Zimmer hip replacement has been making the news ever since Dr. Lawrence Dorr, renowned orthopedic surgeon and director of the Dorr Institute for Arthritis Research and Education, alerted doctors and the medical community in 2008 with regard to a high failure rate of the Durom Acetabular Component, otherwise known as the Zimmer Durom Cup.
In his communiqué to doctors, Dorr referenced 10 revisions out of 165 hip surgeries involving the Durom Cup, with four additional surgeries then in the pipeline to replace failed Zimmer defective hip replacements.
"This failure rate has occurred within the first two years," Dorr writes. "In the first year the x-rays looked perfect. We have revised four that did not have any radiolucent lines or migration (and John Moreland revised one). These early cups fooled us, but the symptoms were so classic for a loose implant that we operated on the patients. When we hit on the edge of the cup it would just pop free. As time goes by the cups begin developing radiolucent lines.
"We now have one cup at two years that has actually migrated a short distance. It has tilted into varus. We do not believe the fixation surface is good on these cups. Also there is a circular cutting surface on the periphery of the cup that we believe prevents the cup from fully seating. We stopped using the cup after the first revisions."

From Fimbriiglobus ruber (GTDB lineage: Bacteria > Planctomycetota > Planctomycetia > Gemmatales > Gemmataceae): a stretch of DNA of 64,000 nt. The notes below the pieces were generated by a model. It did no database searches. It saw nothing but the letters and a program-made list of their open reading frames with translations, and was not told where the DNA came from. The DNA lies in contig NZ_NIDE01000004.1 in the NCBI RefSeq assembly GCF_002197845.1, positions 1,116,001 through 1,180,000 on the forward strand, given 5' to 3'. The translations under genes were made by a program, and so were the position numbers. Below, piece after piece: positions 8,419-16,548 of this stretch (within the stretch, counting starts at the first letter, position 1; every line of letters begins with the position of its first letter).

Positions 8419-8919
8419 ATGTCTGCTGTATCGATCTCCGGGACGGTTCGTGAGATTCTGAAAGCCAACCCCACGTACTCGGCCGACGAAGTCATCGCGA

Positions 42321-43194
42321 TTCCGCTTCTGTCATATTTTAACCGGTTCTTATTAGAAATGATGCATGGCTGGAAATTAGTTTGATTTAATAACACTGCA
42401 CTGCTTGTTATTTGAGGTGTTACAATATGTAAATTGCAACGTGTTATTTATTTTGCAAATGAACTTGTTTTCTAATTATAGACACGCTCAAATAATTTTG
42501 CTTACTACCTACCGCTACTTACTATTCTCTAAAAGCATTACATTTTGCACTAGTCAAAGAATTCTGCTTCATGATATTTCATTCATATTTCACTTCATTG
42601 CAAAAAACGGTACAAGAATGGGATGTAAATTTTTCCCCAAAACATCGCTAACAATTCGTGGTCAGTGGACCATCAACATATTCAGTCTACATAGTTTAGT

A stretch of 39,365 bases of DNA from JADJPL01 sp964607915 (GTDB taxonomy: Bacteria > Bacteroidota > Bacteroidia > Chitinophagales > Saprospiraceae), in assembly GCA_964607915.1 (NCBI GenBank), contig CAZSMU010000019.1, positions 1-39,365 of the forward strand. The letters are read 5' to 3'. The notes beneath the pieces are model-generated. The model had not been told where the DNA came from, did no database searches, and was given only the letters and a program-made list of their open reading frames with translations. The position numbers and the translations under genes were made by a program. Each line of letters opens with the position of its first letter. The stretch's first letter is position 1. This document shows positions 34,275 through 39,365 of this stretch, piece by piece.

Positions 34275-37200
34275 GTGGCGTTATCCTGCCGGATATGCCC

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Today, new treatment options together with a realization that joint issues can adversely affect a young person's lifestyle and livelihood for decades has fostered a willingness to address the issue in younger patients. Bernadette Pletcher is another hip replacement patient participating in an endorsement on YouTube. At 42, the mother of three underwent a total hip replacement. Assuming her hip replacements last a full 20 years, Pletcher may need further surgery at the age of 62.
For Jessica Nelson, further surgery would come, ideally, at the age of 33—not 15, were a Zimmer Durom Cup hip replacement fail her within two years.